Guagnino, an Italian and a Catholic, who collected the materials for his gossiping chronicle in Poland, is an altogether unreliable witness; but Horsey, an Englishman, gives quite as hideous details of the executions he claims to have seen. He saw one man—Prince Boris Telepniév, whom he calls Teloupa—impaled, and lingering on the stake for fifteen hours, while his own mother was violated before his eyes by a hundred Striéltsy, until she died. But this same Horsey speaks of 700,000 men as having been massacred at Novgorod! I shall have something to say, later, about these foreign witnesses whose testimony we are forced to turn to account, seeing we possess no other. Believing these people too easily, most historians have ended by admitting that Nero and Caligula were both surpassed at Moscow, and by supposing Ivan to have lived, at this period, in a state of mental disorder which, if it did not actually reach madness, was very close to it. I have already explained my view as to this point. I will now add that the Tsar himself has left us the most conclusive information as to his state of mind at this time. I have referred to his will, dated 1571. This instrument must be recognised, without any contradiction, as the work of a man whose feelings had been deeply and painfully wounded, but who had preserved all his faculties intact. No doubt his habitual striving after poetic effect, his inherent exaggeration of view, and of the manner in which he puts things forward, forbid our accepting what he says literally. But the very pains he takes and the artifices he employs exclude any idea of madness, at that time, at least. He certainly bewails himself, makes his complaint, pleads his own cause, too cleverly for any madman. He feels himself unsteady on his throne, and the future of his family strikes him as being no better insured than his own present. He is an exile within his own Empire, waging a struggle, the end of which he cannot foresee, with most dangerous enemies. His strength is worn out, his mind sick. He bears wounds innumerable on his body and his heart, and not a soul has he found to heal them, nor sympathize with his sufferings! His good has been returned with evil—for love he has been given hate! He admits, indeed, that his trials are the well-merited result of the Divine wrath, which has thus punished the many infractions of its law of which he has been guilty, and condemns him to live a wandering life, far from his capital, out of which 'his selfish boïars have driven him.' His sons, more happy than himself, may succeed in weathering the storm. And he desires, in the will he is now drawing up, to give them certain counsels to that end. Is he, then, making himself ready to die? Not that exactly! Death would be sweet to him indeed, and very welcome; but even this benefit, he concludes, will be refused him for a time yet, by reason of his sins, which he must expiate by leading a miserable life. Is his mind wandering? Not at all! For the advice he gives is excellent, full of the strongest and most luminous good sense, though still, it may be, marked by an excess of suspicion. Ivan is inclined to see enemies in every corner; but when, while he warns his sons against the snares that will be set for them, he counsels them to inquire personally into every business, and never to depend on others with regard to anything, unless they wish those others to obtain the real power and leave them nothing but its shadow, it is a master in the art of government who speaks, and no madman! (This will was published in the 'Historical Documents,’' Supplement, i. 222.)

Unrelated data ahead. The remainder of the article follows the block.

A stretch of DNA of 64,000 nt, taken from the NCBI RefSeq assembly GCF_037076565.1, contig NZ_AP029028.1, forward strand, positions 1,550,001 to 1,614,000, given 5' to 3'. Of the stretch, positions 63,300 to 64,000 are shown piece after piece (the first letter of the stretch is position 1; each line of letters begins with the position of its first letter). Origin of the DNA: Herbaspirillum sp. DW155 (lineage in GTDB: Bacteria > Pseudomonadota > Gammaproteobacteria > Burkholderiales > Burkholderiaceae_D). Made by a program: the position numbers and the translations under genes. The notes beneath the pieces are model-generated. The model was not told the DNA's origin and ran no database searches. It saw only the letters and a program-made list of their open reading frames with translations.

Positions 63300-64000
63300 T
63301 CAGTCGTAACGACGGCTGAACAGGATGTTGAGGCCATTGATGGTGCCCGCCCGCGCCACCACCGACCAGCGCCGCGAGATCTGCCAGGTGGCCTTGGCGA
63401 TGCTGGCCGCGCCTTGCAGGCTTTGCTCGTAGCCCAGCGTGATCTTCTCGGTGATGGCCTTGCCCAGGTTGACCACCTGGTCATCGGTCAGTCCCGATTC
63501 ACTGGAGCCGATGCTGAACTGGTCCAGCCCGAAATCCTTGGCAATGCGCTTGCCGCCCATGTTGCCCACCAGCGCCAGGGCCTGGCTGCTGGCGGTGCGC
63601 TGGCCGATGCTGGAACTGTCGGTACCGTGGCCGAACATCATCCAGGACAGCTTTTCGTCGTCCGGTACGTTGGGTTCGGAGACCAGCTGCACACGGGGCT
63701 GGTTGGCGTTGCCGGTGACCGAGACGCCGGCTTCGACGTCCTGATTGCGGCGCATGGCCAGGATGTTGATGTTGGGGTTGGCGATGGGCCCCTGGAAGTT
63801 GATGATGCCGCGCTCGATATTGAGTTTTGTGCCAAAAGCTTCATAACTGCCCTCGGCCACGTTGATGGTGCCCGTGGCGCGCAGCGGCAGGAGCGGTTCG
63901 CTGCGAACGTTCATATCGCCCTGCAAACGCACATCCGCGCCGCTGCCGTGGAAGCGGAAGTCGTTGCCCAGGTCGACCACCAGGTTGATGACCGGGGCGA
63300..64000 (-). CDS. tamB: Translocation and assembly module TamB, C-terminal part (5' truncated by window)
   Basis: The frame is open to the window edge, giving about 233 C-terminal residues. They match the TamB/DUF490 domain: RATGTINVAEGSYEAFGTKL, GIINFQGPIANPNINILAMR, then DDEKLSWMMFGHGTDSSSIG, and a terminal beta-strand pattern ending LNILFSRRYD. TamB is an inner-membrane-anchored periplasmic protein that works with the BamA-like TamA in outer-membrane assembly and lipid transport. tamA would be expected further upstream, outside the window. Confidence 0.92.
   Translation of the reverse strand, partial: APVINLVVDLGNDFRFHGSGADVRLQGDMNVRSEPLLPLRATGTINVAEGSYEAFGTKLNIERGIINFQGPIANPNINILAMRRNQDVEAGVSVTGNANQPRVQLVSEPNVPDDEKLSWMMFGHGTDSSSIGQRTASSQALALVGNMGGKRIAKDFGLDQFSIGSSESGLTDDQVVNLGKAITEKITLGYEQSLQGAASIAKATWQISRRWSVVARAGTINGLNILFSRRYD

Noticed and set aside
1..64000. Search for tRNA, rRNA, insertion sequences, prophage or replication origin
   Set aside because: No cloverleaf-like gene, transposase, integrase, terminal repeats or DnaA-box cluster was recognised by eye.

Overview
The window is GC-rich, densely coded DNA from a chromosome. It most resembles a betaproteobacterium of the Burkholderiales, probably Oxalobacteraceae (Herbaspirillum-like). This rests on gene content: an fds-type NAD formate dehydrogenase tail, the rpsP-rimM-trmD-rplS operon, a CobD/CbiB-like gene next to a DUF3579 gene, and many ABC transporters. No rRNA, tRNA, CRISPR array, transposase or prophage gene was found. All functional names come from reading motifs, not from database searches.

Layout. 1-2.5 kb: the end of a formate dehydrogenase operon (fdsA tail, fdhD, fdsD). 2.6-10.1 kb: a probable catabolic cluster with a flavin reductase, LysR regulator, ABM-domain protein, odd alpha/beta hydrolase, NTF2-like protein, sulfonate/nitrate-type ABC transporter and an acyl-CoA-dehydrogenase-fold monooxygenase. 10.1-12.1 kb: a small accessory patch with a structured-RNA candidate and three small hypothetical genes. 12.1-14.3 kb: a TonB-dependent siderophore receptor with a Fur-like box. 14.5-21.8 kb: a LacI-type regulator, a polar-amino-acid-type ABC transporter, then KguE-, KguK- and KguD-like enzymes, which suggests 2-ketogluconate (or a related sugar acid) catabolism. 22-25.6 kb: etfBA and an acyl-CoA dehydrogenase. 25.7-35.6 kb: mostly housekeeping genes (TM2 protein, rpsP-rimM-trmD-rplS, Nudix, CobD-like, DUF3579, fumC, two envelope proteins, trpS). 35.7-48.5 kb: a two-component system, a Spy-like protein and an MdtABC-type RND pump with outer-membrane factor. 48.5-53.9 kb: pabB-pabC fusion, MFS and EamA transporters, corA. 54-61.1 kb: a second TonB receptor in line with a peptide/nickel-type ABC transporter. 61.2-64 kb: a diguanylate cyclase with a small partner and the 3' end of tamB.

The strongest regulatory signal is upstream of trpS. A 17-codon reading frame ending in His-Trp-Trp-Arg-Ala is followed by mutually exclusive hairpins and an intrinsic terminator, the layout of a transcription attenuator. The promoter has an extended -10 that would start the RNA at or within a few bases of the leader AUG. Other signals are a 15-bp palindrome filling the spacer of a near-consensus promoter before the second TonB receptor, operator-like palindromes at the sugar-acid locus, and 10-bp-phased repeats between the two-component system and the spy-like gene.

And here is another and a still more conclusive proof of the complete lucidity, and, further, of the extraordinary versatility of mind, preserved by this man at a moment when the strongest of mental temperaments might very well have betrayed some symptoms, however fleeting, of weakness and confusion. On the very morrow of the Moscow executions, which had followed on those at Novgorod—hideous scenes, all of them, however exaggerated we must suppose the accounts of them to have been—we behold him accepting, even provoking, and prosecuting, untiringly and without any visible difficulty, a theological discussion such as might well have disconcerted a layman like himself at any time.
It was at this moment that his famous public conversation with John Rokita, a member of the Confraternity of the Bohemian and Moravian Brothers, took place.
At that time Protestants enjoyed a comparatively privileged position in Russia. They were looked on as allies against the Latinism every Russian loathed. Lutherans and Calvinists alike had obtained permission to build churches in the capital, and Ivan bestowed the most gracious welcome on the English and German representatives of the Reform who came to his Court either as visitors, or to enter his service. He was even fond of listening to Magnus' chaplain, Christian Bockhorn, and went so far as to speak highly of his teachings. If, he said, Luther, when he attacked the Papacy, had not also attacked the ancient ecclesiastical hierarchy, and soiled his interpretation of Scripture by a shameful renunciation of the monastic rule and habit, his doctrine would have been exceedingly acceptable. And, indeed, Bockhorn and his co-religionists—all of them taken up with their careers and their trade—did not push the advantage they had thus acquired over far. Missenheim's apostulate seems to have been quite an isolated instance, and one of the Danish missionary's disciples, Gaspard Eberfeld, said to have made an attempt to convert the Tsar, would appear to be one and the same person with a certain Gaspard von Wittemberg who himself, if we are to believe Oderborn, became a convert to the Orthodox faith, and the determined detractor of his former religion. In the provinces bordering on Sweden and Livonia a certain current of Protestant missionary feeling was tolerated for political reasons. Elsewhere, this tolerance was the mere outcome of the scornful indifference of the general mind.